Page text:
5G wireless technology promises to deliver an abundance of reliable, data-rich, and highly connected applications for customers around the world.  To do that will required robust hardware or physical layer. National Instruments has recently published a white paper describing the 5G physical layer and its attributes — 5G New Radio: Introduction to the Physical Layer.

Download the white paper by clicking on this link:5G_New_Radio_WP

The FCC’s Decision To Streamline Pole Attachments Have Gone Into Effect.

The FCC voted in August 2018 (unanimously, though with one partial dissent) to adopt a one-touch, make-ready (OTMR) policy for new broadband attachments on utility poles.

The rules were scheduled to take effect 30 days after publication of the rules in the Federal Register, which happened April 19. That could not happen until the Office of Management and Budget had signed off on the reporting requirement per the Paperwork Reduction Act, which happened April 15.

The new rules took effect Monday, May 20

The third Report & Order and declaratory ruling allows new attachers — like cable broadband providers and Google Fiber — to perform all the “simple” work of preparing and attaching the wires.

The ruling also declared in no uncertain terms that states and localities are prohibited from imposing moratoria on broadband buildouts.

The item codified that new wires can overlash existing attachments to maximize the space available and regularizes the rate incumbents pay for attachments vs. cable and telco attachers.

Continue reading at MultiChannel News HERE. [Emphasis Added]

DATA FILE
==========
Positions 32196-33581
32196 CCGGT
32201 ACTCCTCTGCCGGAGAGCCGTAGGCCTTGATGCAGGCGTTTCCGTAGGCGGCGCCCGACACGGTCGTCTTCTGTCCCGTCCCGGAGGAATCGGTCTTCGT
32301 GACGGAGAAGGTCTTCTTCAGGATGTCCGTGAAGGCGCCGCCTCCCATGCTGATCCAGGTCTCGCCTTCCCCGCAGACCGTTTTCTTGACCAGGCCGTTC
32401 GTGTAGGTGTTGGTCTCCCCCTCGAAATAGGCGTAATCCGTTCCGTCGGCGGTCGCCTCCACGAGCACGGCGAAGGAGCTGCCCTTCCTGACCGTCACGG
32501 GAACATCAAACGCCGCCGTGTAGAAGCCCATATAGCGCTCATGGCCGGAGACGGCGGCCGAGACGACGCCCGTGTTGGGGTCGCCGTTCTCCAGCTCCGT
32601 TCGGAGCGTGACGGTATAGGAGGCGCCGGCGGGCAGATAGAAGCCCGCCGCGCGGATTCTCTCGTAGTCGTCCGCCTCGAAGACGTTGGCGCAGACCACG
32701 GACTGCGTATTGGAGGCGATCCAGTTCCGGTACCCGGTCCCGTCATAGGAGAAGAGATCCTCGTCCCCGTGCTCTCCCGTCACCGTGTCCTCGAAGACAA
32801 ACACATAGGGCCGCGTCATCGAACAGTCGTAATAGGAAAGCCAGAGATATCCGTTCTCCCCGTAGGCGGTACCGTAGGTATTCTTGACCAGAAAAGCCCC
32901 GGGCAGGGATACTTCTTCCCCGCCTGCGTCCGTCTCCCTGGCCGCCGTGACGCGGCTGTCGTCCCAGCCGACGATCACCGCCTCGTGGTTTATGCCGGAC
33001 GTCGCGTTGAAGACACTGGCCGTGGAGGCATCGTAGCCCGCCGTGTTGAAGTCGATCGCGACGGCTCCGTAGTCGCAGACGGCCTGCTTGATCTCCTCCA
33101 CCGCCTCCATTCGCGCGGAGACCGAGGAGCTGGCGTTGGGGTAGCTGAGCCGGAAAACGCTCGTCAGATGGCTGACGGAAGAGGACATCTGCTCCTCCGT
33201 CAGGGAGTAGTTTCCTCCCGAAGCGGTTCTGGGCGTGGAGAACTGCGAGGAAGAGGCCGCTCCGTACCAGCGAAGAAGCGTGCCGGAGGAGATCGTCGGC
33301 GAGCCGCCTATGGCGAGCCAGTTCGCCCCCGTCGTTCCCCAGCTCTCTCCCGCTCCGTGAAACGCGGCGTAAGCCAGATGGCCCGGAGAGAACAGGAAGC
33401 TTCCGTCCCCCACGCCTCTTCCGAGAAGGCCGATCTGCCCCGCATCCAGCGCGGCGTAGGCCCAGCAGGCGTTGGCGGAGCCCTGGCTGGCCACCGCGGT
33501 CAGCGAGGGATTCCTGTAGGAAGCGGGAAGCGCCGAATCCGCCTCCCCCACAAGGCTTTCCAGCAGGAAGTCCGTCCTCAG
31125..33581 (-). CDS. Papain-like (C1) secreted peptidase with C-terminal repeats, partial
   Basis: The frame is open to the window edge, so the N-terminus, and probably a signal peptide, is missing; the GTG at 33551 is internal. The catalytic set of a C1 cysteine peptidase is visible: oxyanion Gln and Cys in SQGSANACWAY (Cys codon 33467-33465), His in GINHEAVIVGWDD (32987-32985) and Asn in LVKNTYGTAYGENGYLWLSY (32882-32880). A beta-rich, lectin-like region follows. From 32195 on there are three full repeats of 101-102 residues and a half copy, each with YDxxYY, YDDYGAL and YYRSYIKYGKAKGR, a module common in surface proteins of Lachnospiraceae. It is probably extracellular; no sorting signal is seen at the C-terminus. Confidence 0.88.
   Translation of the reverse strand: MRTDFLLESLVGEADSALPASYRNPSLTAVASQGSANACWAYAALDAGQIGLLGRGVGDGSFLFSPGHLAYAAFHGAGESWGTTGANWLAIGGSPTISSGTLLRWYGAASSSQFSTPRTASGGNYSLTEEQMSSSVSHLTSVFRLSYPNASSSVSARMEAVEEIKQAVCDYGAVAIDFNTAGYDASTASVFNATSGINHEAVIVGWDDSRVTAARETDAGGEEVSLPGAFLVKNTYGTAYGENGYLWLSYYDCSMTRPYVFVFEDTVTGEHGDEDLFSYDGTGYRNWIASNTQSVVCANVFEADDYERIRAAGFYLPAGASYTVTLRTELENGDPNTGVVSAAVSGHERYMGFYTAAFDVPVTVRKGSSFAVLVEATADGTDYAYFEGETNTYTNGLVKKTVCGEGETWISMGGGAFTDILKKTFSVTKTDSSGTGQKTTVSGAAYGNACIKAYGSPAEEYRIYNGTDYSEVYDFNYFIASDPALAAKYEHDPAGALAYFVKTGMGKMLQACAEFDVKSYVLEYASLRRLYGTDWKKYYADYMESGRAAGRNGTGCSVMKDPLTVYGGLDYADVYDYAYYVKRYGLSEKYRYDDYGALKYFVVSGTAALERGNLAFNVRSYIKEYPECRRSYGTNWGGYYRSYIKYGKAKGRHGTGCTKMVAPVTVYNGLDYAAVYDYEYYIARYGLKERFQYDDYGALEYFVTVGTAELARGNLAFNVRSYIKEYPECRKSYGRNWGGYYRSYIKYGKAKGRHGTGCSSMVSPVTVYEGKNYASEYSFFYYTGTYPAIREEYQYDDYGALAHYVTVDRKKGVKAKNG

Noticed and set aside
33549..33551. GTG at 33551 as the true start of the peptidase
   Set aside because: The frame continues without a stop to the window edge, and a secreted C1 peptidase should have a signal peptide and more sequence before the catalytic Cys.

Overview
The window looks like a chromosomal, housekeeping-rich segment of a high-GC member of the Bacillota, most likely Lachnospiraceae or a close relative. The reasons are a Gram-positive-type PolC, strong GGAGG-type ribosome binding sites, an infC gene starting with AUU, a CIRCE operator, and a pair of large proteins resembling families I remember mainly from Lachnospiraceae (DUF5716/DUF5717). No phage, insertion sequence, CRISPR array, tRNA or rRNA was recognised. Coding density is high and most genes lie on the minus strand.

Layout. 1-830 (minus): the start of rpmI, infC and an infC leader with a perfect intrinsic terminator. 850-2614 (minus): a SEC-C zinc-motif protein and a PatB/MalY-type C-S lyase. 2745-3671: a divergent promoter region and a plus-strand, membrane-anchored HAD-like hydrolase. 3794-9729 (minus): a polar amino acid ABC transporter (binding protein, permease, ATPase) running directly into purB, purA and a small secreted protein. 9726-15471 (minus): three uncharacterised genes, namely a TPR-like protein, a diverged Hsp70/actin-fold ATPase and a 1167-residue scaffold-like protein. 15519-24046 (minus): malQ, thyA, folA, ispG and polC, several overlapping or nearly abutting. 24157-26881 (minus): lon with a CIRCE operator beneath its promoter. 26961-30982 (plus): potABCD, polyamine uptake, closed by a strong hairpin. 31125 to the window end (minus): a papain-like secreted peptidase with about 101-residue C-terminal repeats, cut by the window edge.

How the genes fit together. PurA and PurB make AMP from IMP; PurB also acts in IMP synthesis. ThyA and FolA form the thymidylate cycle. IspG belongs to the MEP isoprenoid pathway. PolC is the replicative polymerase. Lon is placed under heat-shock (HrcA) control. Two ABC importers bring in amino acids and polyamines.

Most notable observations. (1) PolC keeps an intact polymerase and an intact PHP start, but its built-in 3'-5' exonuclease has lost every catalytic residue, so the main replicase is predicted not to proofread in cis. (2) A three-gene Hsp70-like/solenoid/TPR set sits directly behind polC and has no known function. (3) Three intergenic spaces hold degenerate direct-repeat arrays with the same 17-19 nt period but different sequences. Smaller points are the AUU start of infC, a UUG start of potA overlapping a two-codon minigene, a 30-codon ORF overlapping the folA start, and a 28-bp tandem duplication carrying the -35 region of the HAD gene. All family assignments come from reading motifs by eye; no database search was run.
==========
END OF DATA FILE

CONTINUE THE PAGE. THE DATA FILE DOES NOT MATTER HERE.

Today: FCC 5G Infrastructure Push

— Sens. John Thune (R-S.D.) and Brian Schatz (D-Hawaii) are today bringing back their STREAMLINE Small Cell Deployment Act, a measure aimed at speeding up 5G wireless buildout. The proposal drew fierce pushback during the last Congress from local governments that viewed it as federal overreach. Although the two sponsors had suggested they would take those concerns into account, the new version is no different than what they unveiled last summer. “Making 5G technology a reality has been a priority for me since I began serving on the Commerce Committee,” Thune said

Source: POLITICO Morning Tech

This has implication for all rural communities, especially those communities trying to preserve their historical charm. Experience has shown that mmWave 5G needs to have a small cell site on every block, see details HERE and HERE.

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Ugly Chicago Mini-Cell Tower

Those providers that are using low band (600-800MHz) 5G will be more welcome in rural communities as fewer cell sites are needed, reducing line of site requirements. The downside is low band 5G cannot provide the mind-blowing speeds that mmWave 5G does. Will rural towns, cities, and neighborhoods get to pick their provider and the technology used to provide 5G under the STREAMLINE Small Cell Deployment Act, or do they get whoever shows up? Verizon is using a mmWave strategy, AT&T a mixed approach, while T-Mobile/Sprint is planning to use low band and existing 4G frequencies for their 5G services. More decisions will depend on the spectrum the FCC is offering for 5G services, both mobile and fixed.

This is going to be an ugly fight to keep ugly technology out of rural towns and villages. If I were responsible for 5G implementation, I would be working with designers to develop a classic mini-cell enclosure, to hide the ugly electronics and wire bundles.  Your thoughts?